You start by sectioning off your hair like you would with a regular curler, allowing it to be pulled and wrapped around the barrel of either tool. Typically you'll want to have the air flowing away from your face on either side or whatever your personal preference is. Both tools had very similar controls with three heat levels (although the Dyson's lowest heat setting is cold), three air power levels and a cool shot. A unique and helpful feature of the Dyson barrels is that there's a toggle at the top of each allowing you to change the air direction without changing the attachment, while with the Shark you will have to swap between the right and left barrel.
Another small detail, yet a very convenient one, is that the Dyson's cool shot is part of it's on button, so you're able to turn the tool on then add the cool shot and move to the next portion of hair in one fluid motion. The Shark has a completely separate cool shot button, which I found myself having to feel around for when styling.
Test 2: Effectiveness
Both tools are designed to give you a blowout effect without the heat damage — and both were quite effective. And once I got the hang of it, I could see that despite their high price tags, each tool was effectively replacing other hair styling products I already owned, like a hair dryer, the Revlon One-Step Volumizer Brush and a curling iron.
While all of the attachments on each tool work quite well, the curling barrels are the real showstopper — and the results were effectively the same. I found that I did notice that missing inch on the barrels of the FlexStyle, which made it a little harder to finagle larger sections of hair around the barrel.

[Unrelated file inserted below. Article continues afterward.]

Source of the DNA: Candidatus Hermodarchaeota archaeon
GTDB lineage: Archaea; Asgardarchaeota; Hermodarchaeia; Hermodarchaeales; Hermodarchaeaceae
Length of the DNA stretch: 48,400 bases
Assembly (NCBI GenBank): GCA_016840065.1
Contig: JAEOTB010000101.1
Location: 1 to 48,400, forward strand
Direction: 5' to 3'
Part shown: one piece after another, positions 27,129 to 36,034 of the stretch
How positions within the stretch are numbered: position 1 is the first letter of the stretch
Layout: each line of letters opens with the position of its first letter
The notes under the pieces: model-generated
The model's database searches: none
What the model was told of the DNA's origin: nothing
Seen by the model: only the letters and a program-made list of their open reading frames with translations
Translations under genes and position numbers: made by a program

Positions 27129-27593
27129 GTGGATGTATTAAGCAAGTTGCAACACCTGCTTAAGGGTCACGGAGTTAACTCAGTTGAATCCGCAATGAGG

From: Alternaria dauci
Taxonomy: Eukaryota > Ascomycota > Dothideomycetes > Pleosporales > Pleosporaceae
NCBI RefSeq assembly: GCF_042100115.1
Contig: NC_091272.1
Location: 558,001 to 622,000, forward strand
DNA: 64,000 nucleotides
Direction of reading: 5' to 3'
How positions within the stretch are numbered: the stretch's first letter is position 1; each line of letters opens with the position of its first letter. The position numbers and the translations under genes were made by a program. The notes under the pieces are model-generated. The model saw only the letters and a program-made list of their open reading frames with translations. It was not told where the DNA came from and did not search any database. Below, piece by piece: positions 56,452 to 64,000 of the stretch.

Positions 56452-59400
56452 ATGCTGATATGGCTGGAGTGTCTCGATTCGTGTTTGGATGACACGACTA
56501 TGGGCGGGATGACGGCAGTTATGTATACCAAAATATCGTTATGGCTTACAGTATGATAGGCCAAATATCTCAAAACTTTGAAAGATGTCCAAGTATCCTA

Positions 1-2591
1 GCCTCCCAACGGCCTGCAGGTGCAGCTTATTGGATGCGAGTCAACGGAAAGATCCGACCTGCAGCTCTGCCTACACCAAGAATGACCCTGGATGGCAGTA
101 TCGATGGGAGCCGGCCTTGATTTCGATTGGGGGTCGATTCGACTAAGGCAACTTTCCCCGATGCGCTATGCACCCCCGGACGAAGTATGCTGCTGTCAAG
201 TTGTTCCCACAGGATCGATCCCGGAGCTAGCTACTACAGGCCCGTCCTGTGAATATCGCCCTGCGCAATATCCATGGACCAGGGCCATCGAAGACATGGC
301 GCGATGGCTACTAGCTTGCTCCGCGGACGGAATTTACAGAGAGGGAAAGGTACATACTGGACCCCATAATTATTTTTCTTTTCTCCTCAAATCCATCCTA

I have very fine hair, so I also found myself having a lot of trouble not with styling but with keeping the style longterm. Using a combination of volumizing mousse and hair spray, I was able to make my curls last all day, although they did certainly become looser throughout that time. For me, the thicker 1.6-inch Dyson barrel, although a nice addition, was too large and basically gave me the loose waves I ended up with at the end of the day.
Of the Airwrap's other attachments, the soft smoothing brush was my favorite. It didn't tug at or break my hair and gave me a very volumized, blowout-quality look when I switched to it during the last few minutes of blow drying my hair. My least favorite was the firm smoothing brush as it had very hard, pointy bristles that I didn't feel did much to my hair. Additionally, the bed of both brushes would swivel and change the air flow between going out and in, which I never quite got the hang of.
As someone with finer hair, I found that I preferred the Dyson's brush attachments to the Shark's, as the FlexStyle had finer bristles designed to reduce frizz that would pull more at my hair. That said, it wasn't a deal breaker, and the brush attachments were still an upgrade from my Revlon One-Step. Plus, I appreciated the Shark's effort at catering more to those with curly and frizzy hair, especially with the inclusion of the diffuser.
Although at first glance, I thought they might be one in the same, I soon found that the styling concentrator on the Shark did not have nearly the same functionality as the Coanda smoothing dryer on the Dyson. While the Shark's attachment basically gives you another hair dryer shape to work with, the Dyson's actually works to smooth and de-frizz your hair — essentially making it look like my hair had gone through a straightener. Initially, I'd thought I wouldn't be making much use of either attachment, but the Dyson's won out.